20 Years In The Making

WTL Bible

It was in 1986 that two friends sat down together in East London, England with a blank sheet of paper to try and imagine what a Bible for the 21st century would look like.  Would it be an electronic edition?  Would it be on CD?  If it was printed would it comprise 66 separate books, two books, or fit within a single cover?  Was it possible to provide a Bible for people of all ages, nationalities and cultures, or would there need to be different editions for different groups.

One of the friends, Tony Cantale is a Bible designer, and he set about the huge task of working out potential layouts, page and font sizes using his considerable knowledge of existing Bibles and trends.  The other friend, Keith J. White, who is a writer, began work on the Bible text.  He led daily prayers with his large extended family and together they discussed how the Bible could be made more accessible to people of various age-groups and backgrounds.

It wasn’t long before the magnitude of the enterprise became clear.  It would be breaking new ground in Bible publishing.

When we discussed the idea with publishers in the UK and America they expressed their interest and respect for the project but understandably gave the impression that it simply wasn’t feasible.  The received wisdom was that niche Bibles were the future.

The more we worked on the project however, the more enthusiastic we became and we soon added to our team.  It was crucial to find an artist and after several years of searching we found Andy Bisgrove, who accepted the challenge of producing 500 colour illustrations that were accessible to people of every age and culture in the world.  That hadn’t been done before in a Bible, and it took him 14 years to complete the first series. He sought the advice of many friends and colleagues including Koji Matsubyashi, a Japanese artist.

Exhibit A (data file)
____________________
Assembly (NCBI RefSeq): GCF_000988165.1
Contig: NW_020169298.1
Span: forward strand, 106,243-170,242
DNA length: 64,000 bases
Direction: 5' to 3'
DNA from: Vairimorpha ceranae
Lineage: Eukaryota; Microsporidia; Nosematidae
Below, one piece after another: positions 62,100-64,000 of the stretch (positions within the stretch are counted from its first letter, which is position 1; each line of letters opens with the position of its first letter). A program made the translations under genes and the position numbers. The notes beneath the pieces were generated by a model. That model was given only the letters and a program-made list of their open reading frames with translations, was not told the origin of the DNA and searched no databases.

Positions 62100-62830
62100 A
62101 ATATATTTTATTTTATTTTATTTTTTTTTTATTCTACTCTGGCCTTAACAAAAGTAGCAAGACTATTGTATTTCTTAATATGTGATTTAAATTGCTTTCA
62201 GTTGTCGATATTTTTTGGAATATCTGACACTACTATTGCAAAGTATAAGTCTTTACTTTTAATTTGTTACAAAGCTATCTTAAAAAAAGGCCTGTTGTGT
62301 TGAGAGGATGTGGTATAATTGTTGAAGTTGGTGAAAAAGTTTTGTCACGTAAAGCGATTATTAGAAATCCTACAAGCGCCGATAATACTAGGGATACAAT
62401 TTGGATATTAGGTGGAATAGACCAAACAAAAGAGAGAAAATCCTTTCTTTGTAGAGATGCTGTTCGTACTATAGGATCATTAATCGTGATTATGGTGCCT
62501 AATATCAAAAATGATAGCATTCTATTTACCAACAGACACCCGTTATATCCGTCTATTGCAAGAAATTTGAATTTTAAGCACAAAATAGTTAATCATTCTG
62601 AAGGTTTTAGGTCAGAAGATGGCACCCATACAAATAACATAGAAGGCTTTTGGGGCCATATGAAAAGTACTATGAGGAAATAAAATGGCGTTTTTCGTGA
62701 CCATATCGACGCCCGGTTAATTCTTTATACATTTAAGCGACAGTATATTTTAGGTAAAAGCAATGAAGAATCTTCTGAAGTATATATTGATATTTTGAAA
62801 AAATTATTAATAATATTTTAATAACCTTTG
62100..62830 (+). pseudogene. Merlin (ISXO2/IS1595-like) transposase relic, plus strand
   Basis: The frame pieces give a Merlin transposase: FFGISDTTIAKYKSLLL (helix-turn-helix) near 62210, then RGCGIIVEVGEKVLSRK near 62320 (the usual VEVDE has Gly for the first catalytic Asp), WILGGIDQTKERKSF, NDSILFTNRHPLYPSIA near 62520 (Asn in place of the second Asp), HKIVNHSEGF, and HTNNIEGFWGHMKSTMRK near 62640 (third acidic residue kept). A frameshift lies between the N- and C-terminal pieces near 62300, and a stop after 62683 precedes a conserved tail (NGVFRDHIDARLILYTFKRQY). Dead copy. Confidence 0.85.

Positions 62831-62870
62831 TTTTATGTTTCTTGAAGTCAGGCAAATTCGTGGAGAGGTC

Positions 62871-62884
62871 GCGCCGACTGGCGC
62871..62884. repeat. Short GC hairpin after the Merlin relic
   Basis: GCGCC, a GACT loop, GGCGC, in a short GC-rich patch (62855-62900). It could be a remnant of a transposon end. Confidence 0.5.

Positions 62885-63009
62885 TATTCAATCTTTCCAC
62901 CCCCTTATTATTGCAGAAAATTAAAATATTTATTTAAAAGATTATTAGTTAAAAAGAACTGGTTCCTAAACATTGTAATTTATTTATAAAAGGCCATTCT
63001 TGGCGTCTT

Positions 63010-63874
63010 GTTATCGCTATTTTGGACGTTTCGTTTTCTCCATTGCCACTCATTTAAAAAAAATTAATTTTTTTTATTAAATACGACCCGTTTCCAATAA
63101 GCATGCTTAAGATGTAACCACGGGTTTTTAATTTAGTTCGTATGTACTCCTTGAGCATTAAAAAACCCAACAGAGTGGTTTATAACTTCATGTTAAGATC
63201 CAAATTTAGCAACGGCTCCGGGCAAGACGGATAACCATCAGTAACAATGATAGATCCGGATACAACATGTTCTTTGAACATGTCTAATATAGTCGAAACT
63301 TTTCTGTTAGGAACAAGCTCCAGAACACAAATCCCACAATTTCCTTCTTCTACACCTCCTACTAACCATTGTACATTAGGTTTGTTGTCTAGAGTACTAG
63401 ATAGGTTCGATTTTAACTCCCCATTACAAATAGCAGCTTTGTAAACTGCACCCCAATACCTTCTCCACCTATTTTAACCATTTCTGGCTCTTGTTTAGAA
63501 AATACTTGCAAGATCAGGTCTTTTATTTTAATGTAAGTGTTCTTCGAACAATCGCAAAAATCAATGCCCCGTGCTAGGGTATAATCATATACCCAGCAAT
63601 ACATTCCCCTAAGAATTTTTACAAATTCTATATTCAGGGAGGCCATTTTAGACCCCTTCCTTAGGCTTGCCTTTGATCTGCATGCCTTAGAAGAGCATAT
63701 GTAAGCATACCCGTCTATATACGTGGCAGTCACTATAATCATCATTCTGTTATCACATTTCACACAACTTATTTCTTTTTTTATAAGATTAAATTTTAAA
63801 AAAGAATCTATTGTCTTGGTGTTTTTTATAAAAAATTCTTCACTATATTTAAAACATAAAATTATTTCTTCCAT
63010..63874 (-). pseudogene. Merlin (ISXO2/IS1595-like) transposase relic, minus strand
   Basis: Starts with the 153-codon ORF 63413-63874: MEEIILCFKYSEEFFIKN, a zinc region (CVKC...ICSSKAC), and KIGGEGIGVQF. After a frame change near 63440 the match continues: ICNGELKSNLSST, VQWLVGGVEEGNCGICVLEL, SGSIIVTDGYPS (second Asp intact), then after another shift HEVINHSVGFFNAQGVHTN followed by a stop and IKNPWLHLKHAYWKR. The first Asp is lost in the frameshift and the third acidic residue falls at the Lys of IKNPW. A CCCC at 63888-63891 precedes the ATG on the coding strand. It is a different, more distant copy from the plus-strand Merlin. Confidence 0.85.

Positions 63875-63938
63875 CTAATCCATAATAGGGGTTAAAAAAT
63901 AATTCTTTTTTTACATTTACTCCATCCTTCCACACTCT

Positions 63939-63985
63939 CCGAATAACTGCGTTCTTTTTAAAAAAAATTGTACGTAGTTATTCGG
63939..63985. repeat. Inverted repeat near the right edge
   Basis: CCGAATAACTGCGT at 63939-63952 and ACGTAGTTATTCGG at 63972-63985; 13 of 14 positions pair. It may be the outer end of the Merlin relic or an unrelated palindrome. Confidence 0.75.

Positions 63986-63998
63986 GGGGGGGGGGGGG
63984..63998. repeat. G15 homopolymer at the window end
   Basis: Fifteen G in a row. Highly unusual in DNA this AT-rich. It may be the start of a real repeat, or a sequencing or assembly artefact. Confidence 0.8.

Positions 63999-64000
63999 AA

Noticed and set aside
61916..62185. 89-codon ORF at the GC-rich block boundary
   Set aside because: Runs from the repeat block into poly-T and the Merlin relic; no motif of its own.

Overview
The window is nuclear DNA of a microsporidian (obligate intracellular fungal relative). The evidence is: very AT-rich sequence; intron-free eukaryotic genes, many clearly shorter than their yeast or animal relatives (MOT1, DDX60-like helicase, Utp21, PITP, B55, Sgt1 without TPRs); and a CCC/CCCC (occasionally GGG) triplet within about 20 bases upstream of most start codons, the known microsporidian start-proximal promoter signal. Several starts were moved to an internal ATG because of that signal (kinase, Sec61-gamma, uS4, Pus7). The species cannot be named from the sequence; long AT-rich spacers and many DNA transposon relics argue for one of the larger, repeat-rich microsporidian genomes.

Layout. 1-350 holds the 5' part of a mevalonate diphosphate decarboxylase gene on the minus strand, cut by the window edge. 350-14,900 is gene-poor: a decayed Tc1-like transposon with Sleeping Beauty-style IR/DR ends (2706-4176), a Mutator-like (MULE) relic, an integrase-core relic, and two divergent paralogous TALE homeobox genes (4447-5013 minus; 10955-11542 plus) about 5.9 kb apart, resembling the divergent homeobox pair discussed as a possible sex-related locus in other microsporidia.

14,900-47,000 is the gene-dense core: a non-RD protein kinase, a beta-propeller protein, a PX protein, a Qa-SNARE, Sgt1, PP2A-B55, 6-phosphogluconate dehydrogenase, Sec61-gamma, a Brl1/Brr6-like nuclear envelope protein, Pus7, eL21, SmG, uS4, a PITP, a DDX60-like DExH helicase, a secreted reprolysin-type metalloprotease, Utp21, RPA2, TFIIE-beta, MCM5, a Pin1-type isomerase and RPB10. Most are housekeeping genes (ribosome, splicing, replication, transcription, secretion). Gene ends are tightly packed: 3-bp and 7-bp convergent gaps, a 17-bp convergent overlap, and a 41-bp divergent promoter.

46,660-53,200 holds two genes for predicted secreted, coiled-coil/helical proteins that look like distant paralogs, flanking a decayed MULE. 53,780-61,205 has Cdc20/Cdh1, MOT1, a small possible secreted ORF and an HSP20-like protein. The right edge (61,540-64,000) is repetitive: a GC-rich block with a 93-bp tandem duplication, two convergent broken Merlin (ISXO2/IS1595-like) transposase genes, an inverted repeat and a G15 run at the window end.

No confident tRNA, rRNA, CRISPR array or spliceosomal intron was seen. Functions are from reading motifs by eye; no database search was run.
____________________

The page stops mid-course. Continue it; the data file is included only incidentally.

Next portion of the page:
We also needed editorial advisers who were experts in theology and biblical studies.  These included Dr Martin Selman, Dr Debra Reid, Arthur Rowe (all from Spurgeons’ College, London) and also Martin Manser and Emma Redfern, both highly respected Bible editors.

Year by year the team worked at integrating illustrations, biblical studies and design, all the time checking out our ideas with children, young people and families around the world.

Eventually we formed a partnership with the International Bible Society who agreed to offer the NIrV as the version for the English edition of the Bible in this international project.  We were also supported financially by two UK charities, Dove Ministries and the Goddard Memorial Trust.  Mill Grove Christian Charitable Trust provided encouragement, space and administrative help throughout.

When we came to the first printing of the Bible the very special customised paper was made in France, the printing done in Japan, and the binding in Hong Kong.  So the whole project has been international in scope from start to finish.

The end result is, we believe, a Bible that is beautiful, simple, accessible and clear.

The first printing of the English edition is however just a start.  We are now planning multiple language editions.

We invite readers to join us in the development of this Bible so that it continues to be sensitive to national and regional traditions, and to the needs of young and old, churched and unchurched, in every part of the world and at every level of society.